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Marriage at Kiev's anti-government barricades

KIEV--She dropped her job to join the revolution against a hated regime. Injured, she was treated by a young man who fell in love with her and a month later, the two were married.

The storyline could be that of Hollywood's newest blockbuster, but it happened in real life on Kiev's Independence Square, where passion has blossomed among the grimy tents of Ukraine's barricaded anti-government enclave.

It all began in December when Yulia Serko, a slim and stylish 25-year-old, left her hometown of Rivne in western Ukraine after protesters rose up in the capital against the president's decision to edge away from the European Union and move closer to Russia.

“I was sick of all this chaos, of this mafia in power,” she explains.

The softly spoken brunette went straight to Kiev city hall, which had been taken over by protesters demanding the departure of President Viktor Yanukovych, and volunteered in the kitchen.

One night in early January, a wardrobe used to prop up a barricade keeping Ukraine's riot police out of the building fell on her.

Fearing her arm was broken, she went straight to a makeshift hospital in the building where Bogdan Zabavchuk, a 21-year-old who had studied chemistry, prepared a medicinal concoction to help her.

“A beautiful girl comes along and asks me to help heal her arm,” Zabavchuk recalls, smiling as he sits next to his now-wife in city hall, as a man gives a rudimentary English lesson to protesters nearby.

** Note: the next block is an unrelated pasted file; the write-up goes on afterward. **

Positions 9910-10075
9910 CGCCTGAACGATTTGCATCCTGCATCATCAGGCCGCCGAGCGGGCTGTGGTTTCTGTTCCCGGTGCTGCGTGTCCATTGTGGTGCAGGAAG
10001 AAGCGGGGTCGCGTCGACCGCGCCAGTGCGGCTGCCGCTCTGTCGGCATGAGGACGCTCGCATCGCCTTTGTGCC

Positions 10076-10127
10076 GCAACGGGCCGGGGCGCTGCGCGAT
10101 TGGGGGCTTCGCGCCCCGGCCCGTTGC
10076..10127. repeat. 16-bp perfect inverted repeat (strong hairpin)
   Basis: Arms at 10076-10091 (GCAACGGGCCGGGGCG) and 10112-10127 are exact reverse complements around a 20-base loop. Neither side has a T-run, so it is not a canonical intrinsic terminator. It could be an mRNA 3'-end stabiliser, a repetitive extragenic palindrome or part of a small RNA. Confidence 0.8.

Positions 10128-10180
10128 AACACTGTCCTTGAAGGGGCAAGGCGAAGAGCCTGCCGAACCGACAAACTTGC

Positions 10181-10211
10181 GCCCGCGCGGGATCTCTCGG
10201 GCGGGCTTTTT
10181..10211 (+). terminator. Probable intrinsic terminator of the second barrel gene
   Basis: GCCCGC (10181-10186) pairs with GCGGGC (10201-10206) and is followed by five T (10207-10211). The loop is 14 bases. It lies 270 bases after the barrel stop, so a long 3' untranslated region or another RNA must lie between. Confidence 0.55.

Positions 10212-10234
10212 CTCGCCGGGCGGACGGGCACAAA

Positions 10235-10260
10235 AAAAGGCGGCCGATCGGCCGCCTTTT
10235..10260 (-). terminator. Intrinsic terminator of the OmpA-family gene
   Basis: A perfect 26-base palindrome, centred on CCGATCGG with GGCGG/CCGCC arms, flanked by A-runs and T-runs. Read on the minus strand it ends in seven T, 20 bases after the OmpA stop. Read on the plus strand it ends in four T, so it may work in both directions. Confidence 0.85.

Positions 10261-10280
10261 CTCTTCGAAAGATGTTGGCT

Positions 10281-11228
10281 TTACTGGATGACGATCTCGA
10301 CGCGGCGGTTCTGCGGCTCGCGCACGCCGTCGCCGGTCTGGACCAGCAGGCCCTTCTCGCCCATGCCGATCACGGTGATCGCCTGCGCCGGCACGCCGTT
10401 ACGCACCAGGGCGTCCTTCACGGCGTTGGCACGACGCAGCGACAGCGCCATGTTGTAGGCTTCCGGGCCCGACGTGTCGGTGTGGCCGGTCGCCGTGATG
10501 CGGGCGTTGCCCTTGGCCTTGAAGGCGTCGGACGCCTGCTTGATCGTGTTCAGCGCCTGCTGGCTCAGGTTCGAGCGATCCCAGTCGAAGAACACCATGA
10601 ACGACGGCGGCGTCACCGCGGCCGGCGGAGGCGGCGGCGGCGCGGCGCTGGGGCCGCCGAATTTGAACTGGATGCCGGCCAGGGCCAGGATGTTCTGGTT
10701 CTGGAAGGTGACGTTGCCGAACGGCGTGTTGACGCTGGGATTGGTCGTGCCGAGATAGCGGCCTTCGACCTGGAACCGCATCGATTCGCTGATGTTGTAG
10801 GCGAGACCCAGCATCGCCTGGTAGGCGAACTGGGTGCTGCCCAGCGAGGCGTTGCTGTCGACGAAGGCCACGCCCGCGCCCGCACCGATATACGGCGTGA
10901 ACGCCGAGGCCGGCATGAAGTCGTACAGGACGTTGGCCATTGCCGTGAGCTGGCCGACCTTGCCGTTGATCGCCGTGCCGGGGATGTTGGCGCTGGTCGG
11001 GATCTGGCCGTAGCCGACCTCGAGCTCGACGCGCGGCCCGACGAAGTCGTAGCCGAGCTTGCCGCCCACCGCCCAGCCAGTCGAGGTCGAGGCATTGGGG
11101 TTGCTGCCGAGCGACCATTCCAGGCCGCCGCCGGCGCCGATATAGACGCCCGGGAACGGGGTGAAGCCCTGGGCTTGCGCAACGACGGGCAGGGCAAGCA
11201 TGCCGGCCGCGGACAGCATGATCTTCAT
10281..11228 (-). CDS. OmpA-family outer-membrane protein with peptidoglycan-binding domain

“I wanted to ask for her number, but I was busy and she left straight away.”

Three days later, he finally went to the kitchen, asked her out, and the two hit it off immediately.

“On the fourth day of knowing her, I knew she was the person I wanted to spend my life with,” he says.

Wedding on TV

When riots erupted in Kiev at the end of January, leaving at least four dead and hundreds injured, Serko was back home for a brief visit.

The violence lasted several days, and Zabavchuk was hurt by riot police who beat him in the ribs.

“I wanted to come back earlier but he didn't want me to. It's scarier seeing this on television than actually being at the heart of events,” Serko says, a portrait of Yanukovych sporting a red dot on his forehead printed on her t-shirt, the word “Soon” marked underneath.

She eventually took a bus back earlier than anticipated and he came to greet her at the station in Kiev.

“He took my suitcase but he had trouble carrying it, that's when I realized he had been hurt,” Serko says.

He proposed again and again over the next few days, and when she realized he was serious, a priest married them in the city hall.

Serko had told her parents she was getting married a day before the ceremony, but Zabavchuk's mum and dad found out on television after journalists filmed the event.

“My mum burst into tears and she congratulated me. My dad, though, immediately asked to meet my wife,” he recalls.

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